(Watch Secrets of the Viking Warriors on the National Geographic Channel, November 11 at 9 a.m. ET.)
Unusually Robust Trees
Thun suspects the trees stayed so fresh for two reasons.
For one, many of the trees had either remained upright or fallen on rocks, avoiding exposure to the wet ground—and thus the water and soil microbes that aid decay.
Also, pines are full of resin, which protects them against wood-eating bacteria. At death, pines release large amounts of resin, which could have helped delay decomposition.
Still, keeping decay at bay for centuries displays unusual hardiness, said Thun, who accidentally found the tree "mummies" while doing research on records of ancient temperatures derived from tree rings.
The Vikings living along the coast of present-day Sogndal in the 12th and 13th centuries apparently favored the robust pines, Thun's study shows.
Timber from a stave church—a distinctive medieval church built by the Vikings—matches wood from the forest that contains the dead trees.
The Norse peoples likely trekked to inland forests to hunt and harvest trees for their buildings, he added.
Carrying the remains of a roughly 30-foot (9-meter) giant squid in her jaws, a female sperm whale, with a calf at her side, swims near the surface off Japan's Bonin Islands (map)in the northwestern Pacific. Taken on October 15, this and other "absolutely sensational" new pictures offer rare proof of the sperm whale's taste for giant squid, said giant squid expert Steve O'Shea of the Auckland University of Technology in New Zealand.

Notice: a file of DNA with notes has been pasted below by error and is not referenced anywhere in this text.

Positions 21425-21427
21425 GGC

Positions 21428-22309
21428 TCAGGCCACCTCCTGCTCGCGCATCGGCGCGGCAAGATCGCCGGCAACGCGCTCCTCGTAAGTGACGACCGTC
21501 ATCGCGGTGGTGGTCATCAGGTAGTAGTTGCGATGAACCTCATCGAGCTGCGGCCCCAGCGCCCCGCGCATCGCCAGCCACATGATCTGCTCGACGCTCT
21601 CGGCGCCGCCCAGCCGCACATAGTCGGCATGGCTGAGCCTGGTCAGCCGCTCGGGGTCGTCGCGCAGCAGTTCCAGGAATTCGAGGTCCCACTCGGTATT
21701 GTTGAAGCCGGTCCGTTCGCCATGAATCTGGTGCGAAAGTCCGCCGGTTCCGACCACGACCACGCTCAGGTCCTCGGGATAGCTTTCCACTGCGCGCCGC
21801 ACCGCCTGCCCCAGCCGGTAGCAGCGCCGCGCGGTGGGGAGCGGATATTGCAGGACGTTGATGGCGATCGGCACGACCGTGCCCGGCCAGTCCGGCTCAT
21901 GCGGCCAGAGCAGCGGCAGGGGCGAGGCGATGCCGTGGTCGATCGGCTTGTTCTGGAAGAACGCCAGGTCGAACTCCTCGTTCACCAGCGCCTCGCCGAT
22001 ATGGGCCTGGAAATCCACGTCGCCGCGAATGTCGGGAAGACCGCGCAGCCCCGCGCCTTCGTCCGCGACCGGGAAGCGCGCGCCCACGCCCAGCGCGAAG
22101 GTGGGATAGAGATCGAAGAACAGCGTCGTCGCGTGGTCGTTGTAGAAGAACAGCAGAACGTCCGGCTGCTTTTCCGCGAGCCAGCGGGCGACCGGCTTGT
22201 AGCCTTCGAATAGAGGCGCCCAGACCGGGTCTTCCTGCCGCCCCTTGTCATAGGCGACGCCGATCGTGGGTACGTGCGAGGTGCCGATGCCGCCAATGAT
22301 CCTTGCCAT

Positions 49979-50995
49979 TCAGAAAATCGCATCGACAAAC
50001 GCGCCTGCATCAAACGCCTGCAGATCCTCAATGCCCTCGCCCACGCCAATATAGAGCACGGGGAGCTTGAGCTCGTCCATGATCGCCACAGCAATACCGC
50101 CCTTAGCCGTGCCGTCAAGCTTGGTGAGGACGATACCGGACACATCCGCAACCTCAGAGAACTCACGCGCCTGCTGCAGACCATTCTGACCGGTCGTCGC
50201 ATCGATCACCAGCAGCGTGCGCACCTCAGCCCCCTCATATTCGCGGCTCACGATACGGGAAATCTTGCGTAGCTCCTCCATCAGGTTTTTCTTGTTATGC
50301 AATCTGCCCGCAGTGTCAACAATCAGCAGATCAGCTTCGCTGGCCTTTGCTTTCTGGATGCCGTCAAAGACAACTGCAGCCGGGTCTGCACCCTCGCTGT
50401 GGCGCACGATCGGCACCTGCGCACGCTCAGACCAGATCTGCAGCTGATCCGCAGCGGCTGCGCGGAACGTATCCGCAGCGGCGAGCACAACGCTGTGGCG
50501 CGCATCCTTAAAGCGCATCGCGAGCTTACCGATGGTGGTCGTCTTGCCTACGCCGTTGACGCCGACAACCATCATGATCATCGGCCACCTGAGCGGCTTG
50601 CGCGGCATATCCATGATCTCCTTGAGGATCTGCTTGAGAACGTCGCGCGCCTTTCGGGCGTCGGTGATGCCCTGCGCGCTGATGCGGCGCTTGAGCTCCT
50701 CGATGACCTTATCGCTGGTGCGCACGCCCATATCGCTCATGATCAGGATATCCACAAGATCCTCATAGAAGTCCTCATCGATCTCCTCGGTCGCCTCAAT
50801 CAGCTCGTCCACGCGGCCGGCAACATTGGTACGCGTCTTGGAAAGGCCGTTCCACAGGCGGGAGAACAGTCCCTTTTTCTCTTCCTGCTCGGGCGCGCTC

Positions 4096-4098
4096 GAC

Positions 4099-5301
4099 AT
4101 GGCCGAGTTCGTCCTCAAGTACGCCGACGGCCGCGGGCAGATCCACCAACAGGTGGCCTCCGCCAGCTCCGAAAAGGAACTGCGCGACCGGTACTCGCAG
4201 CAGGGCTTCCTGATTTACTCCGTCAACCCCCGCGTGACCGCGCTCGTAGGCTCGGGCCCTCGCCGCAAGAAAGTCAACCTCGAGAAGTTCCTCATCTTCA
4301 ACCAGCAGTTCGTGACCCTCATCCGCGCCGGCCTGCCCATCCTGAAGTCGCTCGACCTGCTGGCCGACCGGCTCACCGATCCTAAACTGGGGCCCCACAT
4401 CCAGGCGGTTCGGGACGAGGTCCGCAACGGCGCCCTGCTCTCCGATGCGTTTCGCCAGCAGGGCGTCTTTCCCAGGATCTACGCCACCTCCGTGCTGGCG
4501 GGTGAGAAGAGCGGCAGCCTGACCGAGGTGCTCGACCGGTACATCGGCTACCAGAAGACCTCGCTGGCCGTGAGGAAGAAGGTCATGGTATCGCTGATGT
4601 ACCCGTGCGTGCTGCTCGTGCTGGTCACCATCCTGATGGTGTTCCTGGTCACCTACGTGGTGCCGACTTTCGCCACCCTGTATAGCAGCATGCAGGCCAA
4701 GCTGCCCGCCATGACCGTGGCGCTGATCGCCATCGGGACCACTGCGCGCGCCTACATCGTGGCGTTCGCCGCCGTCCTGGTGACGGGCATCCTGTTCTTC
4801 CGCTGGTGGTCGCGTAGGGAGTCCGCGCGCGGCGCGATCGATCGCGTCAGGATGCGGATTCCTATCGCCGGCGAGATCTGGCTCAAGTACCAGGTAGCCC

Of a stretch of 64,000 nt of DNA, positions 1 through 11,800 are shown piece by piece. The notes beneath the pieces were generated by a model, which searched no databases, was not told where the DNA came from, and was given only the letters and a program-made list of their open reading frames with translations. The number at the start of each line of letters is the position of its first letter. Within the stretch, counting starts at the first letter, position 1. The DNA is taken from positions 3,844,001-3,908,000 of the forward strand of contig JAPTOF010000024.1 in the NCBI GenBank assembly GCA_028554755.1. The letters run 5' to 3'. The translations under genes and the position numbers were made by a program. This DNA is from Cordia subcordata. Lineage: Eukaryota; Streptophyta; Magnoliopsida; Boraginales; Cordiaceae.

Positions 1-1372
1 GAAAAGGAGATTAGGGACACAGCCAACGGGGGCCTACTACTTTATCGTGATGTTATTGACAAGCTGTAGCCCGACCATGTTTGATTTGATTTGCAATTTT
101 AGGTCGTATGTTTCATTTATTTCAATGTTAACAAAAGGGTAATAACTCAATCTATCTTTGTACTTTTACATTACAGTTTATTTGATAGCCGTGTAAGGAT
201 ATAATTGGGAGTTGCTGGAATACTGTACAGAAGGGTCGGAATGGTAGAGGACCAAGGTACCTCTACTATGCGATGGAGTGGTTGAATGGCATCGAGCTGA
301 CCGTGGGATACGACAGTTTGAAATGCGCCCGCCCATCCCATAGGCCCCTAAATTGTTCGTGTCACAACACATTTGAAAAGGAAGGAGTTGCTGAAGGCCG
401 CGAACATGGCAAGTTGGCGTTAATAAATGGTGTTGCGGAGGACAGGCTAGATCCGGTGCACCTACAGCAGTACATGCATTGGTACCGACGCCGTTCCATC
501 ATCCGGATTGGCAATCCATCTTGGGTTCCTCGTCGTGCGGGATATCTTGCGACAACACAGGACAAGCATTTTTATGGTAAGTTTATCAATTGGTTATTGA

The pictures may also reveal that adult sperm whales, which grow up to 59 feet (18 meters) long, use pieces of their prizes to teach youngsters how to catch their own, O'Shea told National Geographic News.
The group of five adults and one calf kept diving deep in unison, photographer Tony Wu told the Daily Mail. "It seemed as if the adult whales were trying to teach the baby to dive and also to eat squid,"
Eating on the run, a female sperm whale carries the remains of a giant squid off the Bonin Islands, about 621 miles (1,000 kilometers) south of Tokyo, on October 15, 2009.
The whale almost certainly carried the giant morsel up from the dark depths of the nearby Osagawara Trench, a favorite hunting ground of sperm whales. The whales routinely dive for an hour or more to depths of up to 3,280 feet (1,000 meters) in pursuit of giant squid, which are thought to rarely venture higher than 1,000 feet (300 meters) below sea level.
Battles between giant squid and sperm whales often leave the whales scarred with sucker marks. Until recently, such wounds--along with analysis of sperm whale stomach contents--were the only proof of the whales' appetite for giant squid.
A female sperm whale, carrying a piece of giant squid in her mouth, leads a gargantuan dinner party in the northwestern Pacific on October 15, 2009. Sperm whales are voracious hunters of squid, and one animal can consume an estimated 110 million tons a year.
Aiding the sperm whale in its hunts is the world's largest brain, which is surrounded by patches of spermaceti. Once used in candles and ointments, the white, waxy substance was long ago mistaken for the whale's sperm, leading to the species' curious name.
An 11.5-foot-long (3.5-meter-long) leftover, this giant squid arm was recovered at the surface from another sperm whale hunt on October 14, 2009, in the same place as feeding frenzy photographed underwater the next day.
At this site in 2006, a Japanese expedition had captured the first ever images of a live giant squid.
During the rare October 15 photo shoot, photographer Tony Wu was "absolutely ecstatic," he told National Geographic News. "But completely focused on making sure I got photos."